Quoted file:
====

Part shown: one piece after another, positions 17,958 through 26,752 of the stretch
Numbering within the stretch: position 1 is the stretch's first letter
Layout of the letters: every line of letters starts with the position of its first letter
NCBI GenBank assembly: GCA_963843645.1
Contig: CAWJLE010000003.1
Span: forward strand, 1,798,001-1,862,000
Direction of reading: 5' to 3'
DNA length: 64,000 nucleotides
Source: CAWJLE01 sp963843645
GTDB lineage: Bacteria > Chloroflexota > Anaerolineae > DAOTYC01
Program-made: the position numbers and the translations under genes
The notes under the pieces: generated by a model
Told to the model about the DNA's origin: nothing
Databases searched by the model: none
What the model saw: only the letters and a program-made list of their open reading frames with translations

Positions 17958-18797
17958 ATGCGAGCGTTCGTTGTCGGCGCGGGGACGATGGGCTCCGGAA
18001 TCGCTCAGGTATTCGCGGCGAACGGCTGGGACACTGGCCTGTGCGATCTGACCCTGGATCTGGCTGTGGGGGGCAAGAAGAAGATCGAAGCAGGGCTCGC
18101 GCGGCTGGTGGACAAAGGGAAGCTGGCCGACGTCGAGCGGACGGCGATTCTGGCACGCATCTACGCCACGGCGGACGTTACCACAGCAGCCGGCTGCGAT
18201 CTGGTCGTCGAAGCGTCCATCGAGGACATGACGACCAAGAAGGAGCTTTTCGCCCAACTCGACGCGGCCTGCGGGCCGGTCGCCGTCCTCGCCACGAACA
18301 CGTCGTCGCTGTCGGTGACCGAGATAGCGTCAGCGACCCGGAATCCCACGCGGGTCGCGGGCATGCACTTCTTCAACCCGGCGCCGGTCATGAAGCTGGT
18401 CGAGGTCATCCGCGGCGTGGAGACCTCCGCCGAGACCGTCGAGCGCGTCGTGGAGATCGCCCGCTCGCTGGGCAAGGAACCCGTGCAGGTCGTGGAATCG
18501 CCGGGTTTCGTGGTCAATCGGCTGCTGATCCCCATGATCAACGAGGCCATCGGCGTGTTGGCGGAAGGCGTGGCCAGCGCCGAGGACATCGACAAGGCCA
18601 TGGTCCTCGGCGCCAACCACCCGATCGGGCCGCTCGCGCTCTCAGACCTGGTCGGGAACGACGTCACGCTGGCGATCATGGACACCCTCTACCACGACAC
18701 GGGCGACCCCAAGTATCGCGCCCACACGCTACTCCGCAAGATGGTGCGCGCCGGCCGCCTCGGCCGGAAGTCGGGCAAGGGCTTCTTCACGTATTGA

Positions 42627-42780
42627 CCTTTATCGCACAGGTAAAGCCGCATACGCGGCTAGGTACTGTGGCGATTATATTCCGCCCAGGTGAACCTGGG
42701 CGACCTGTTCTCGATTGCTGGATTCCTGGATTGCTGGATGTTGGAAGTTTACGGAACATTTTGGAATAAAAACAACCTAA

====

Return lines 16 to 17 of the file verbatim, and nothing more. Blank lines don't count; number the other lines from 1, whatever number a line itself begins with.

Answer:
Positions 17958-18797
17958 ATGCGAGCGTTCGTTGTCGGCGCGGGGACGATGGGCTCCGGAA